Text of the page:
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Fortress London

Hoy just keeps on getting better, says Moore

Features Posted 23rd February 2012 view comments

The Olympics seemed to move closer last weekend, during one evening and three sold-out days in the stunning London Velodrome.

Dave Brailsford apparently had some misgivings about the new facility staging a World Cup. While it is necessary to stage an Olympic 'test' event, it didn't have to be such a prestigious one, inviting the world's best and allowing them the chance to become acquainted with the boards ahead of the Games in August - thereby, perhaps, compromising home advantage.

Hoy has thrown down the gauntlet to his opponents

Hoy has thrown down the gauntlet to his opponents

Was it self-defeating? It could have been, if rival nations such as Australia or Germany had come and conquered, planting their flags and claiming some kind of 'ownership' of the velodrome. But, in some respects, the opposite can now be said. The atmosphere was partisan, at times febrile, and 'Fortress London' was thus established ahead of the Olympics.

When he races he undergoes some kind of metamorphosis, from mild-mannered and down-to-earth Chris, to remorseless and ruthless Hoy.

Richard Moore
Quotes of the week

The two riders who seemed to respond most positively to this support - and, equally, the crowd to them - are at opposite ends of the age spectrum.

Laura Trott, 19, and Sir Chris Hoy, 35, were the undoubted stars of the meeting, with Trott contributing more than her share to Britain's team pursuit gold, then providing arguably the highlight of the four days with her astonishingly gutsy victory in the elimination race, en route to bronze in the omnium.

What makes Hoy tick?

Hoy is confounding. I feel like I should know exactly what makes him tick: he grew up around the corner from me in Edinburgh and rode one of his first road races in the same East of Scotland team as my brother. We were teammates at the 1998 Commonwealth Games in Kuala Lumpur and, 10 years later, I wrote a book, Heroes, Villains and Velodromes, about him.

Yet, watching Hoy racing at the weekend, I wondered. When he races he undergoes some kind of metamorphosis, from mild-mannered and down-to-earth Chris, to remorseless and ruthless Hoy.

More than that, what we realised in London is that, in the four years since Beijing, where he won three gold medals, Hoy has added new tricks to his repertoire. Whereas then he won races from the front, using his power as a kind of blunt object, he has now honed a much sharper edge.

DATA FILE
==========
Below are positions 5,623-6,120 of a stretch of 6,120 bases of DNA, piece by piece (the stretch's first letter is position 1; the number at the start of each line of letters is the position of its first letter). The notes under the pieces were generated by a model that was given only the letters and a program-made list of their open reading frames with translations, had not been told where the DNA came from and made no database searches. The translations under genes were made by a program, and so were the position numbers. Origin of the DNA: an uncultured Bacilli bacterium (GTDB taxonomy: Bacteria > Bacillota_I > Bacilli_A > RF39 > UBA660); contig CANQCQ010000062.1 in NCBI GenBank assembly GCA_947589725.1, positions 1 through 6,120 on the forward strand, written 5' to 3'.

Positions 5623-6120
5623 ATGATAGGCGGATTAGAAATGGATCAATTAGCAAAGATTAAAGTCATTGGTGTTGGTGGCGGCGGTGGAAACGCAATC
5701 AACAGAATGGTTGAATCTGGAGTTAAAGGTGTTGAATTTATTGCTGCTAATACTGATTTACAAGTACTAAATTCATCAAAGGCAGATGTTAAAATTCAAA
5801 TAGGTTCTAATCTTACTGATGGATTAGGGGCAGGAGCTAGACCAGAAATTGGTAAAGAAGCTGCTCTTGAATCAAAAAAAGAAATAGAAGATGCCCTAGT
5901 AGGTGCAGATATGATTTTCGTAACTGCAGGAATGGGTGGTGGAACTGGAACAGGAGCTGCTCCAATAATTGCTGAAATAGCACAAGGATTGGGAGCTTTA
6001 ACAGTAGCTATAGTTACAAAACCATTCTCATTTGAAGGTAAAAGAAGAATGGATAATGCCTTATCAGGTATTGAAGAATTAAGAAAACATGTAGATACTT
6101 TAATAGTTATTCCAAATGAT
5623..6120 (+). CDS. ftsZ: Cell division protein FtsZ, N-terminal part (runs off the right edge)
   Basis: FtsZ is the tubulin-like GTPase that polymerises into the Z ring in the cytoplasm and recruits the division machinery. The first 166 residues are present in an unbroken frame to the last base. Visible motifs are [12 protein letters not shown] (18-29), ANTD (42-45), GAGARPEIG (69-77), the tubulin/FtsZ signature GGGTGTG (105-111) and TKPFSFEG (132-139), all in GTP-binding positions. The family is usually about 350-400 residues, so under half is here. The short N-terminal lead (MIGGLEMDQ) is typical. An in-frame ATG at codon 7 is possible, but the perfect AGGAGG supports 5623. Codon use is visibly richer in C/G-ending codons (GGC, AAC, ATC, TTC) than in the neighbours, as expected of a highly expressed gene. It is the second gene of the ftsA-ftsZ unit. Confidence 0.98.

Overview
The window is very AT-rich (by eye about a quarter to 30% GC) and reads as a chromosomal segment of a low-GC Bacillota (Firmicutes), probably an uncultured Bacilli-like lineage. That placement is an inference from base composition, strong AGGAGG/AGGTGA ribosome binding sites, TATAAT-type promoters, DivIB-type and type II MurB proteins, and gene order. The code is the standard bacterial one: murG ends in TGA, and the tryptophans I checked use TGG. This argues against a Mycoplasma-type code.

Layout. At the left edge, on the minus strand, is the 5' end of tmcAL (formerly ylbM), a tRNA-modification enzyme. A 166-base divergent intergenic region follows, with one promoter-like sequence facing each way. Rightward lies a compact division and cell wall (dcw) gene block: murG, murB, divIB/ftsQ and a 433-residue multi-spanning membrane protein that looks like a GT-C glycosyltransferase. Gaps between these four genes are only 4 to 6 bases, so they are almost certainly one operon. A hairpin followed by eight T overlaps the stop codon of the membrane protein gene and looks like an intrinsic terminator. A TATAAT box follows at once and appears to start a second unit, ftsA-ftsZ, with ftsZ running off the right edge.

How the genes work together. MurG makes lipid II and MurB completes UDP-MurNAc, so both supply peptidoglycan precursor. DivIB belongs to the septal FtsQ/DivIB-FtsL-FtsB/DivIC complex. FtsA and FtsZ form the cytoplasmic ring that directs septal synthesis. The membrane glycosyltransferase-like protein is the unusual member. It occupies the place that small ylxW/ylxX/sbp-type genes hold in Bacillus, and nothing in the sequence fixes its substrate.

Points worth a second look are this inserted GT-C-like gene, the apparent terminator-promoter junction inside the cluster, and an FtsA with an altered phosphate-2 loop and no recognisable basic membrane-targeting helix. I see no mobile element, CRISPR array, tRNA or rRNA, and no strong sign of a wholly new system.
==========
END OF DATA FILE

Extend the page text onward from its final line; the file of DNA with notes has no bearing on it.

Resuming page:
In the second round of the keirin he extricated himself from a mass of bodies to win - something that is a lot more difficult than it looks, requiring skill, fearlessness and aggression - before winning the final with a little more ease.

His only significant slip-up came in the first heat of his sprint quarter-final against Grégory Baugé. For heat two, Hoy appeared so angry with himself that Baugé didn't stand a chance. The decider went to the wire, but Hoy, utilising all his speed, channelling all his desire, threw himself at the line to win by a few centimetres.

Battle of wills

However, it was his very last ride, against Maximilian Levy in the final of the sprint that was arguably his most impressive. After Hoy claimed round one, and led out round two, Levy attacked as the bell rang.

Hoy held the inside line, Levy came over the top, nudging ahead, bearing down on him: in this position he held a significant advantage. But Hoy responded, holding his line, summoning all his strength not to allow "fresh air to appear between my front wheel and his back wheel." Had this happened, Levy could have swooped down the banking, blocking Hoy, forcing him to ease off and come the long way around - an impossible task.

At this point it wasn't about speed or power: it was a battle of wills. Levy, in an advantageous position, remember, higher up the track, tried with all his might to overpower and to intimidate. Hoy flatly refused to concede an inch. You got the impression that, had the race gone on all night, he would still not have budged. He held his position and eventually 'broke' his opponent, who gave up as they came out of the final bend.

Levy should have won. Indeed, he (and Baugé) might now be thinking that, if he couldn't beat him from that position, he will never beat him. It seemed to be a kind of animal desire that won Hoy that race. Where it comes from, I have no idea.

Twitter.com/richardmoore73

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